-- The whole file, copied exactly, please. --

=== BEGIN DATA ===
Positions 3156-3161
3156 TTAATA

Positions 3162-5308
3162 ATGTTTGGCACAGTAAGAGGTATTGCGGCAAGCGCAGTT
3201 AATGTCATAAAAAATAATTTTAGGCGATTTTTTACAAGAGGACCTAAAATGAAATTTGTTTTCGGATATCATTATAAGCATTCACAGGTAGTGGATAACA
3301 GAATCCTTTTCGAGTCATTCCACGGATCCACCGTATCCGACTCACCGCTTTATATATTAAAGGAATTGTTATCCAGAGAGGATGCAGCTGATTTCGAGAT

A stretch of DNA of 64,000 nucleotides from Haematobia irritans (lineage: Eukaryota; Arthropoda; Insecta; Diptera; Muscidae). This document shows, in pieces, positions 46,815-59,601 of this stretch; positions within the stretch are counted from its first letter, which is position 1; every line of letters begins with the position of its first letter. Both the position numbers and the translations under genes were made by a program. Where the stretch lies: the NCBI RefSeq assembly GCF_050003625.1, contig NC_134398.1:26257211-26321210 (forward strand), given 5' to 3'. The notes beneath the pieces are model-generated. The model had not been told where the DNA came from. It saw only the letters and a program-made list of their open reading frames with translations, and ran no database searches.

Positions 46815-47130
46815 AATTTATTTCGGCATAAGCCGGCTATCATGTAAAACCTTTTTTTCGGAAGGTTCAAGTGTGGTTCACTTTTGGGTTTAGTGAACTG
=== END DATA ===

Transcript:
Positions 3156-3161
3156 TTAATA

Positions 3162-5308
3162 ATGTTTGGCACAGTAAGAGGTATTGCGGCAAGCGCAGTT
3201 AATGTCATAAAAAATAATTTTAGGCGATTTTTTACAAGAGGACCTAAAATGAAATTTGTTTTCGGATATCATTATAAGCATTCACAGGTAGTGGATAACA
3301 GAATCCTTTTCGAGTCATTCCACGGATCCACCGTATCCGACTCACCGCTTTATATATTAAAGGAATTGTTATCCAGAGAGGATGCAGCTGATTTCGAGAT

A stretch of DNA of 64,000 nucleotides from Haematobia irritans (lineage: Eukaryota; Arthropoda; Insecta; Diptera; Muscidae). This document shows, in pieces, positions 46,815-59,601 of this stretch; positions within the stretch are counted from its first letter, which is position 1; every line of letters begins with the position of its first letter. Both the position numbers and the translations under genes were made by a program. Where the stretch lies: the NCBI RefSeq assembly GCF_050003625.1, contig NC_134398.1:26257211-26321210 (forward strand), given 5' to 3'. The notes beneath the pieces are model-generated. The model had not been told where the DNA came from. It saw only the letters and a program-made list of their open reading frames with translations, and ran no database searches.

Positions 46815-47130
46815 AATTTATTTCGGCATAAGCCGGCTATCATGTAAAACCTTTTTTTCGGAAGGTTCAAGTGTGGTTCACTTTTGGGTTTAGTGAACTG